They performed beyond expectation, so, as always when that happens, we collectively (now standing) requested an encore. They kept us begging for at least six or seven minutes. We held a steady transition, back and fourth, between chants of “One. More. Song!” and the all too familiar accelerating clap that quickly turns into static and is drowned out by hoots and hollers for an extension of entertainment. We happily continued begging for more until they resurfaced, and obliged, for one last time.

I specifically remember being one of the last few to sit down. The vibe of that final song, in some way, required a superior level of open-mindedness and tranquility, yet whatever was happening internally felt like something more. As I sat, I closed my eyes and smiled, calmly enjoying the moment along with the rest of the crowd. It was peaceful beyond description; it was a final going away that I never asked for and openly received.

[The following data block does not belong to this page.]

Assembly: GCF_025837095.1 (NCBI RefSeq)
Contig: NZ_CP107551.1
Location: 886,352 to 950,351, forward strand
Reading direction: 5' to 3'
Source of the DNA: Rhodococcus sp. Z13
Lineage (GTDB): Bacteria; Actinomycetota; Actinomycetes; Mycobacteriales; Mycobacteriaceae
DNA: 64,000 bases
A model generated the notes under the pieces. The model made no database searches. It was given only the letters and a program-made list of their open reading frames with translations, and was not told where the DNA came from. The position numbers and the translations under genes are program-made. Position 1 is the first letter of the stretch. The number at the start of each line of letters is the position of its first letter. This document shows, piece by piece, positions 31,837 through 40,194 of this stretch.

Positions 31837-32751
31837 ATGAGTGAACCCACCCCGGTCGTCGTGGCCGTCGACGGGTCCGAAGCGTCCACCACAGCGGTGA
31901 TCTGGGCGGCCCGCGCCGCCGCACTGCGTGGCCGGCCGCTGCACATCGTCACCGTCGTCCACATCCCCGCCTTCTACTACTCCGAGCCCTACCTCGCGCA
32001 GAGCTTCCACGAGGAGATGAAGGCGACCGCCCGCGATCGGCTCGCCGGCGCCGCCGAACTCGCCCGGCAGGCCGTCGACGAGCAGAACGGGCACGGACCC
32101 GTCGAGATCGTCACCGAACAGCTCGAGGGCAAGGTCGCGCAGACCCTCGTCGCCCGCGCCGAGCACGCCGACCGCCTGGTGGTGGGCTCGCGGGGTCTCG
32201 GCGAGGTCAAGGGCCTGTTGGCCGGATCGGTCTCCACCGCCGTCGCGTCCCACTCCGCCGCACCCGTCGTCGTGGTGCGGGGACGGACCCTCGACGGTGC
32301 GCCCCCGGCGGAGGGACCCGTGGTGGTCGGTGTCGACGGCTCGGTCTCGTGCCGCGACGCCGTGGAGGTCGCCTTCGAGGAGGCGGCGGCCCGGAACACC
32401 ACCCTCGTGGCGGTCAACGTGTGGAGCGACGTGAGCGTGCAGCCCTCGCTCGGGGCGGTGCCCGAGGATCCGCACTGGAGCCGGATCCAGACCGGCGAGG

Then, without notice, Daniel and I couldn’t help but to be interrupted by a splish splash on the back of our legs, coming from the seats positioned directly behind us. It was one of the Laurens. It was the one who was earlier saying that it was her first time there, the one who wouldn’t stop talking throughout the show, the one who I jokingly questioned about her age, asking if her older sister let borrow an old I.D.. The proof was in the pudding, or in this case, the Carne Asada. Yes, I could tell. Like a couple walking down the aisle, Daniel and I rose to our feet and made our way out of the crowd into a peaceful space where we could analyze what had just happened. The bathroom seemed like the most appropriate place to do so.

Both of us were speechless at first while wiping down our legs, then Daniel asked, “Did she just throw up on us?” “I think she mostly threw up on herself” I said. “But you felt and heard that, right?” “Yeeeeeah.”

At this point, I couldn’t help but to recognize that the only other guy in the bathroom was an employee, so I felt that it was appropriate to make sure he had heard our story.